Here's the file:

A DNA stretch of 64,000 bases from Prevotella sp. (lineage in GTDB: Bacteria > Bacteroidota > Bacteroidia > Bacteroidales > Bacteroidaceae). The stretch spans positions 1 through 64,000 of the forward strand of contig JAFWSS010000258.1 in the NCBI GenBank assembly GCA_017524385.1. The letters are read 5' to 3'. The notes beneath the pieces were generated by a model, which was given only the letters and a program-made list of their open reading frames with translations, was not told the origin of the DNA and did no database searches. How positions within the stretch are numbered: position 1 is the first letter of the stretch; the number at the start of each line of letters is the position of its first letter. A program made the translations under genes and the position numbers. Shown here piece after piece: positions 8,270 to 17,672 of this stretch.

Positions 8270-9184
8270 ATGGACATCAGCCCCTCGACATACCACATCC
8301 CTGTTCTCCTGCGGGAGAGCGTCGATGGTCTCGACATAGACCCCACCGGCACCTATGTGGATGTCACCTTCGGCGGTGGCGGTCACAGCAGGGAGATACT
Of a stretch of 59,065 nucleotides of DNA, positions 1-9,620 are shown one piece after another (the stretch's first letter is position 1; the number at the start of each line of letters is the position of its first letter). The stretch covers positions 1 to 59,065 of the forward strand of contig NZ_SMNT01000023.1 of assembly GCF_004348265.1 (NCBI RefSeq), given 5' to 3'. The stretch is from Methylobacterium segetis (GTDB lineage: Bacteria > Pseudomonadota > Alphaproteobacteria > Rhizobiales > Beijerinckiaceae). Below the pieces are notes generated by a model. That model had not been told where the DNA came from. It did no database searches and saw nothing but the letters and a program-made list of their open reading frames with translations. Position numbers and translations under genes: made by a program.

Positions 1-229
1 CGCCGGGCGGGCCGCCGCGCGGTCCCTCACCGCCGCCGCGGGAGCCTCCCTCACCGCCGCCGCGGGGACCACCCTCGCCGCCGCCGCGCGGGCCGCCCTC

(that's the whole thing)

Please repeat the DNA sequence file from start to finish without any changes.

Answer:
A DNA stretch of 64,000 bases from Prevotella sp. (lineage in GTDB: Bacteria > Bacteroidota > Bacteroidia > Bacteroidales > Bacteroidaceae). The stretch spans positions 1 through 64,000 of the forward strand of contig JAFWSS010000258.1 in the NCBI GenBank assembly GCA_017524385.1. The letters are read 5' to 3'. The notes beneath the pieces were generated by a model, which was given only the letters and a program-made list of their open reading frames with translations, was not told the origin of the DNA and did no database searches. How positions within the stretch are numbered: position 1 is the first letter of the stretch; the number at the start of each line of letters is the position of its first letter. A program made the translations under genes and the position numbers. Shown here piece after piece: positions 8,270 to 17,672 of this stretch.

Positions 8270-9184
8270 ATGGACATCAGCCCCTCGACATACCACATCC
8301 CTGTTCTCCTGCGGGAGAGCGTCGATGGTCTCGACATAGACCCCACCGGCACCTATGTGGATGTCACCTTCGGCGGTGGCGGTCACAGCAGGGAGATACT
Of a stretch of 59,065 nucleotides of DNA, positions 1-9,620 are shown one piece after another (the stretch's first letter is position 1; the number at the start of each line of letters is the position of its first letter). The stretch covers positions 1 to 59,065 of the forward strand of contig NZ_SMNT01000023.1 of assembly GCF_004348265.1 (NCBI RefSeq), given 5' to 3'. The stretch is from Methylobacterium segetis (GTDB lineage: Bacteria > Pseudomonadota > Alphaproteobacteria > Rhizobiales > Beijerinckiaceae). Below the pieces are notes generated by a model. That model had not been told where the DNA came from. It did no database searches and saw nothing but the letters and a program-made list of their open reading frames with translations. Position numbers and translations under genes: made by a program.

Positions 1-229
1 CGCCGGGCGGGCCGCCGCGCGGTCCCTCACCGCCGCCGCGGGAGCCTCCCTCACCGCCGCCGCGGGGACCACCCTCGCCGCCGCCGCGCGGGCCGCCCTC